The ‘monster-victims’ that society creates

Brian Chikwava’s “Harare NorthElliot [email protected] Book Store
Through adept characterisation, realism and language, Brian Chikwava’s “Harare North” (2009) purveys, among other concerns, the way society creates victims who invariably become monsters, because of the templates it prescribes to individuals.

Shingirirai, whom the narrator calls “the original native”, is an intriguing character. He has all his papers in order, unlike the anti-hero, but he remains attached to his social upbringing which scuppers his progress. His neurotic behaviour is in conformity with Boeree’s (2002) and Freud’s (1923) assertion of clinical neurosis, although it goes a step further than that to find home in Horney’s (1950) notion.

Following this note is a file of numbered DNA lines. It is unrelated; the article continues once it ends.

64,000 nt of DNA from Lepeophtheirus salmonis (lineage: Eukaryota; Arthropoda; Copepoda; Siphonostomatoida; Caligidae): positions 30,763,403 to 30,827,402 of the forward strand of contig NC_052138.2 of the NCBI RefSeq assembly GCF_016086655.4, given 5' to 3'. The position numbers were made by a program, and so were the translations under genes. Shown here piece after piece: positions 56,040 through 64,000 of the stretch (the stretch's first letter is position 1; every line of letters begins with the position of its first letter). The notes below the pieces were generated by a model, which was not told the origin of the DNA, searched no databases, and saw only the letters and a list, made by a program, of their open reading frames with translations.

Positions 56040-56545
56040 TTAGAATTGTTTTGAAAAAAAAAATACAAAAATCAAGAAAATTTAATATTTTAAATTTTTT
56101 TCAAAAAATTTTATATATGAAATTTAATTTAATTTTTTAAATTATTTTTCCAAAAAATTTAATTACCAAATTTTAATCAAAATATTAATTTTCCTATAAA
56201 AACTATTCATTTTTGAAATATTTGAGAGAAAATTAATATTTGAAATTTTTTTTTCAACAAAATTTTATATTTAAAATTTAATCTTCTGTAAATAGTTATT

Horney (1950) posits that neurosis is a compulsive response to a situation which the individual fails to understand. In contrast to the narrator who is vocal, violently inclined and candid, with his “straight and square” motto, Shingi is naturally quiet, peace loving, compassionate and somehow sissy. This is largely to do with his upbringing. He has never known his father, his mother died when he was still a toddler, so he was raised by his mother’s sister, who did not have a child of her own.

Not that she can be said to be cruel, no, but a fatherly voice fails to grace the home; and she has her neurosis to grapple with. Horney (1950) proposes that a child’s interpretation of the world is shaped by her or his environment as illustrated in the following:“When summarised they all boil down to the fact that people in the environment are too wrapped up in their own neuroses to be able to love the child, or even to conceive of him as the particular individual he is; their attitudes towards him are determined by their own neurotic responses,” (Horney, 1950: 18). At a tender age, Shingi is thrown into a society that has its own problems to deal with.